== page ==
There is a very specific regimen for heating and tempering the rock to insure that it does not crack — Jeff was very kind to leave a little crumb-trail of information for the rest of us to follow. The other 60% of the research will be mine and mine alone but I know what not to do and which path to start down…
It is a bad day when the Congressional Black Caucus is dissing Obama — from The Washington Examiner:
Black caucus: Tired of making excuses for Obama
During a sometimes-raucous session of what's being called the “For the People” Jobs Initiative tour, a key member of the Congressional Black Caucus told an audience in Detroit Tuesday that the CBC doesn't put pressure on President Obama because he is loved by black voters. But at the same time, Rep. Maxine Waters said, members of the CBC are becoming increasingly tired and frustrated by Obama's performance on the issue of jobs. Even as she expressed support for the president, Waters virtually invited the crowd to “unleash us” to pressure Obama for action.
Now that's got to leave a mark…
From Breitbart TV:
The money quote:
“I do believe that the issue of global warming has been politicized. I think there are a substantial number of scientists who have manipulated data, so that they will have dollars rolling into their, to their projects. I think we're seeing almost weekly or even daily scientists who are coming forward and questioning, the original idea that man-made global warming is what is causing the climate to change. Yes, our climate's changed, it's been changing for ever-ever since the earth was formed.”
Registered for a bunch of the classes today so the next few days will be busy.
Spent this morning wandering around Timberline Lodge — been there before about fifteen years ago but it was a lot of fun to see it again and through the eyes of someone with blacksmithing experience — the quality of the work there is really good.
Back in Government Camp to get a change of clothing, some sunscreen and some lunch and back up to Timberline for the 2PM Convocation. Blacksmith wars start after that. Live music tonight. These people know how to party…
A nice seven hour drive with an hour or two for lunch and dinner.
Spending tonight and tomorrow at the local Best Western — really good conference price (they welcome pets so Finnegan is in the room) — and then it is off to the dorms for the next three nights.
Lots of large tents set up around Government Camp — should be a lot of fun. Opening convocation is at 2PM
Decent broadband service for this area — it is not satellite so probably microwave from Portland. Only gripe is that the 'ergonomic chair' has a height adjustment that is broken at its lowest position. I feel like I am six years old typing at Daddy's office desk. For an ideal ergonomic position, the keyboard should be at or slightly below where your elbows rest naturally. This chair's position is about 10” above.
From the Seattle Post-Intelligencer:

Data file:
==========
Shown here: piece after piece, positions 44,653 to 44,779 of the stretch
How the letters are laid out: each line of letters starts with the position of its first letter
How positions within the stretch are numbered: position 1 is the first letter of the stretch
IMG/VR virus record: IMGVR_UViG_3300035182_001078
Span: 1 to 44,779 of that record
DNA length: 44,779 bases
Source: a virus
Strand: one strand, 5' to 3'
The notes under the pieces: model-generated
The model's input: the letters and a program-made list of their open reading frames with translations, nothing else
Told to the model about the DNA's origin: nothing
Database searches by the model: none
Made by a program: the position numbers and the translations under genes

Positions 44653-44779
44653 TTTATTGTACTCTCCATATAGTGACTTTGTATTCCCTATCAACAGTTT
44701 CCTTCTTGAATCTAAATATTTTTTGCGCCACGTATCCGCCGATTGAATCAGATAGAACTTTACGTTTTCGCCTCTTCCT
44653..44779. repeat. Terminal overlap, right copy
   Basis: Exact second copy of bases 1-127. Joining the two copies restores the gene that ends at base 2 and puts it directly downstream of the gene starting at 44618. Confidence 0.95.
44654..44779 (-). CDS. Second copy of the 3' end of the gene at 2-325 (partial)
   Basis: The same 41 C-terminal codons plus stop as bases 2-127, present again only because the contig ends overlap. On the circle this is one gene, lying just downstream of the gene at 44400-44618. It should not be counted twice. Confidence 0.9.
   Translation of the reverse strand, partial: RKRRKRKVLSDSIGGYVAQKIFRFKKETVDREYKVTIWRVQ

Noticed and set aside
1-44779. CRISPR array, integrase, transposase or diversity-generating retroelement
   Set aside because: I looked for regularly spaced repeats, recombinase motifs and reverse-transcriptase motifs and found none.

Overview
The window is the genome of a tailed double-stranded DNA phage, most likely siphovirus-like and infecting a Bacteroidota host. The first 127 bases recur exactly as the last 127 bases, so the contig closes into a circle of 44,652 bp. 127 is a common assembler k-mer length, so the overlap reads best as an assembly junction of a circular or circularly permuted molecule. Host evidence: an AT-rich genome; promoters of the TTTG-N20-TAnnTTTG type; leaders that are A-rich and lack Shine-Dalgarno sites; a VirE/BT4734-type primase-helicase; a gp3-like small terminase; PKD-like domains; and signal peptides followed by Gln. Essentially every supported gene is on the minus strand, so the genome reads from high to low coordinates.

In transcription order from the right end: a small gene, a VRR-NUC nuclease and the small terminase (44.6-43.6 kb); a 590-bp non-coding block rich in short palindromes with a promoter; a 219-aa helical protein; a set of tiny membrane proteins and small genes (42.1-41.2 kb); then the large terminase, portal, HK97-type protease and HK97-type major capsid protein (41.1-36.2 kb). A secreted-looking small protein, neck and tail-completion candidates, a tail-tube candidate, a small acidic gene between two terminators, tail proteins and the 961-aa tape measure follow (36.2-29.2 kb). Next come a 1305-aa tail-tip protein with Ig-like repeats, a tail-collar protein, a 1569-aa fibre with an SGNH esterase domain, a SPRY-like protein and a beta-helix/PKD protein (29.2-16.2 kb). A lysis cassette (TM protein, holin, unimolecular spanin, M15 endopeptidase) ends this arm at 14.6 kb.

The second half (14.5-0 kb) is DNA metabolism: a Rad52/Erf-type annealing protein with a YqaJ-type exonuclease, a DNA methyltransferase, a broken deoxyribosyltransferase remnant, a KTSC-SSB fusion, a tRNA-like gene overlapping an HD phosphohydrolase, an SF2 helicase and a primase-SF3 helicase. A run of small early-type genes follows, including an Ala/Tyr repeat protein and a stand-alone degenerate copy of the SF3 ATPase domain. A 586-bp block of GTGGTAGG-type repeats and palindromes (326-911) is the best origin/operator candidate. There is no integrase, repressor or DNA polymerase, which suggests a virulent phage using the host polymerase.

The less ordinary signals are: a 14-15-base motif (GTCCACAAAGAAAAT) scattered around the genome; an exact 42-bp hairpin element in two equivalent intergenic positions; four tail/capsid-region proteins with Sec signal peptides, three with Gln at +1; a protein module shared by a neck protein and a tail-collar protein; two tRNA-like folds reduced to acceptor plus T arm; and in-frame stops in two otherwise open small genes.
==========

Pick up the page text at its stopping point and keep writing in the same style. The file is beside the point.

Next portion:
Seattle's 'green jobs' program a bust
Last year, Seattle Mayor Mike McGinn announced the city had won a coveted $20 million federal grant to invest in weatherization. The unglamorous work of insulating crawl spaces and attics had emerged as a silver bullet in a bleak economy – able to create jobs and shrink carbon footprint – and the announcement came with great fanfare.
McGinn had joined Vice President Joe Biden in the White House to make it. It came on the eve of Earth Day. It had heady goals: creating 2,000 living-wage jobs in Seattle and retrofitting 2,000 homes in poorer neighborhoods.
But more than a year later, Seattle's numbers are lackluster. As of last week, only three homes had been retrofitted and just 14 new jobs have emerged from the program. Many of the jobs are administrative, and not the entry-level pathways once dreamed of for low-income workers. Some people wonder if the original goals are now achievable.
It still amazes me that these morons still believe in Unicorn Farts and Rainbows.
There is no Green Technology.
There will be no Green Renaissance.
There is no Green source of Energy that does not waste other resources to the point where watt per watt, it is more damaging to the environment than a Nuclear Reactor.
And yet our elected officials continue to toss Trillions of our own personal money (collected every mid-April) into these stupid ratholes.
Classic — swipped from Denny at Grouchy Old Cripple
From the LA Times:
ATF promotes supervisors in controversial gun operation
Reporting from Washington— The ATF has promoted three key supervisors of a controversial sting operation that allowed firearms to be illegally trafficked across the U.S. border into Mexico.
All three have been heavily criticized for pushing the program forward even as it became apparent that it was out of control. At least 2,000 guns were lost and many turned up at crime scenes in Mexico and two at the killing of a U.S. Border Patrol agent in Arizona.